What is cardioversion?
If your heart has an irregular (uneven) beat or is beating too fast (arrhythmia), cardioversion is a way to restore a regular rhythm. Doctors restore regular rhythms by electrical cardioversion applying an electrical shock to the heart.
- Doctors use cardioversion to treat a fast, irregular heart rhythm called atrial fibrillation or flutter.
- If you have electrical cardioversion, you’ll get medicine to put you to sleep so you don’t feel the shock.
Why do people have cardioversion?
People have non-emergency or elective cardioversion to treat persistent arrhythmias. The electrical signals that control your heartbeat start in the upper right chamber of your heart (atrium). In atrial fibrillation, very fast, irregular electrical signals move through both of the upper chambers of your heart. This can make your heartbeat fast and irregular. Some people who have atrial fibrillation don’t notice any changes in the way they feel. But others feel:
- A very fast heartbeat
- Short of breath
- Very tired
Cardioversion also treats other kinds of abnormal heartbeats, including atrial flutter, atrial tachycardia and ventricular tachycardia.
Implantble Cardioverter- defibrillation (ICD)
An implantable cardioverter-defibrillator (ICD) is a specialized device designed to directly treat certain types of cardiac tachydysrhythmia. ICDs have revolutionized the treatment of patients at risk for sudden cardiac death due to ventricular tachyarrhythmias.
Internal defibrillators are used in emergency situations for people who suffer sudden life threatening arrhythmias.
A variety of common cardiac conditions can lead to an electrical malfunction and the resulting need for an ICD. Some of these conditions are:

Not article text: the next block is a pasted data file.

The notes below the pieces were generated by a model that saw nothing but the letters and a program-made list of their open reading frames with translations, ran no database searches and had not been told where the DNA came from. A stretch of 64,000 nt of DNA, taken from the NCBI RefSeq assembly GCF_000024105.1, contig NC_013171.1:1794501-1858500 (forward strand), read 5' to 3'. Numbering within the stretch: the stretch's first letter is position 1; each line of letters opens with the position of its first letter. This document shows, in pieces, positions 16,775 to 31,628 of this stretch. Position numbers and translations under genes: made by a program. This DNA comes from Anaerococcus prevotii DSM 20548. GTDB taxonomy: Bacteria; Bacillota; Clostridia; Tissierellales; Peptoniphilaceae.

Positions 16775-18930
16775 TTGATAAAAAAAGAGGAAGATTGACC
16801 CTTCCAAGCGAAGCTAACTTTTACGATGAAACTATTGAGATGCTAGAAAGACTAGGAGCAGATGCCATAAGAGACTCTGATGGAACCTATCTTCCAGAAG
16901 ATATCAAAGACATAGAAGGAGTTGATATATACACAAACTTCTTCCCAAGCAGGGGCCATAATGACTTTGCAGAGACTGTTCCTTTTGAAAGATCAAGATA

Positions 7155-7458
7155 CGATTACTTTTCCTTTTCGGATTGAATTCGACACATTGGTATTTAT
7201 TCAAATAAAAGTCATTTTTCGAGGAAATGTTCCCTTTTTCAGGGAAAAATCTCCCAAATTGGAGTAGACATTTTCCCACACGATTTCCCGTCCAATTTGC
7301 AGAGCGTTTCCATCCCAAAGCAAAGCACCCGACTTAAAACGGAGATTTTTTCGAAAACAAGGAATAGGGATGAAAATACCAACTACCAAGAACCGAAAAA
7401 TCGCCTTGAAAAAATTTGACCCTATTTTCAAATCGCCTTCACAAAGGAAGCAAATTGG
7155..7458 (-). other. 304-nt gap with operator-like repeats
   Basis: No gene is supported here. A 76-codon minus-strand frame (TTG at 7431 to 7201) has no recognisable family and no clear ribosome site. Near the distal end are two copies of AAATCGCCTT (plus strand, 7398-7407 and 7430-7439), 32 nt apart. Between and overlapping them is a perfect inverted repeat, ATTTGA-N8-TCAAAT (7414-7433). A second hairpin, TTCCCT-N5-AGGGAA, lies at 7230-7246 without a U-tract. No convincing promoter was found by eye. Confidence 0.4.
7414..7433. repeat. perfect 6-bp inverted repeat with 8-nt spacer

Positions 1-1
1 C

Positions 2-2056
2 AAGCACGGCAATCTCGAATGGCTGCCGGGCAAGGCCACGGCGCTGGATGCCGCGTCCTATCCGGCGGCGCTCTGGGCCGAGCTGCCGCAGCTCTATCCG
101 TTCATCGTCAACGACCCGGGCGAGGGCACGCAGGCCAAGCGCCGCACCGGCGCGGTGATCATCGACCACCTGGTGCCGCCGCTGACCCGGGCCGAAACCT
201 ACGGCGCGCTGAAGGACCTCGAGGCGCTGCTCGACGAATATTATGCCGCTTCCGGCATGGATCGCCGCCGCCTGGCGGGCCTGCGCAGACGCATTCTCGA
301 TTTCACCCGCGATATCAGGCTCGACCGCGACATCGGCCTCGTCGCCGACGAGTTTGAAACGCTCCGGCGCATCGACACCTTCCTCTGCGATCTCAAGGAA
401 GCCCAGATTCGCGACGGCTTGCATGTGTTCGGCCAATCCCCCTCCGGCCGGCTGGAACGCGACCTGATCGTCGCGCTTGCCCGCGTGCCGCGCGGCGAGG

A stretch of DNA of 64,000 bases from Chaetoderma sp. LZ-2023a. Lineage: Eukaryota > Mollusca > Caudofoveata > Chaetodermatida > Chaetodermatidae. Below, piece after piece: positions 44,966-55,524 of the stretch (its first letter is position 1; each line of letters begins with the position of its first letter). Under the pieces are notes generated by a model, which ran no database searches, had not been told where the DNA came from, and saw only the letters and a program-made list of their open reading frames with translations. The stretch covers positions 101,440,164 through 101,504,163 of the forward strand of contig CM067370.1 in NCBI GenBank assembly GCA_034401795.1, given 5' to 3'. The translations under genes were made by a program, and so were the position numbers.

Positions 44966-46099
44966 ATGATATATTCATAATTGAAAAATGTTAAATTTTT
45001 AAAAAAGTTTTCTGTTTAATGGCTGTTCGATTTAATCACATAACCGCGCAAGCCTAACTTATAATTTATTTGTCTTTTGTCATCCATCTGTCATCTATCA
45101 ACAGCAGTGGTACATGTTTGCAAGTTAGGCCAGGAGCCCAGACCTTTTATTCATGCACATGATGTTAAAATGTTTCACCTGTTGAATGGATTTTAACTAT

- Ventricular fibrillation – a life-threatening condition in which the ventricles contract in a rapid, chaotic rhythm and cannot pump blood to the body
- Ventricular tachycardia – a serious condition in which the ventricles cause a fast heartbeat
- Heart failure – a condition in which the heart is unable to pump blood effectively to meet the body's metabolic needs
- Predisposition – being at risk for sudden cardiac arrest due to family history or other known conditions
The device is programmed to manage heartbeat speed and has a number of life-saving functions that can be programmed by a physician based on the patient's needs for restoring a normal heart rhythm.
The ICD can also be programmed to function as a basic pacemaker as needed. Sometimes, after a shock is delivered, the heart may beat too slowly. The ICD has a "backup" pacemaker, which can stimulate the heart to beat faster until the normal heart rhythm returns. Additionally, an ICD can act as a pacemaker not only after a shock is delivered, but also any time the heart rate drops below a pre-programmed rate.
An ICD can also record and store information about your heart rhythm and therapies delivered by the ICD for your physician to review. As with a pacemaker, regular appointments are necessary in order for a physician to adjust the settings when needed, thus ensuring you maintain a healthy heart rhythm.
A permanent pacemaker is an implanted device that provides electrical stimuli, thereby causing cardiac contraction when intrinsic myocardial electrical activity is inappropriately slow or absent. It can also be used when medications required to prevent the heart from beating too fast then make the heart too slow.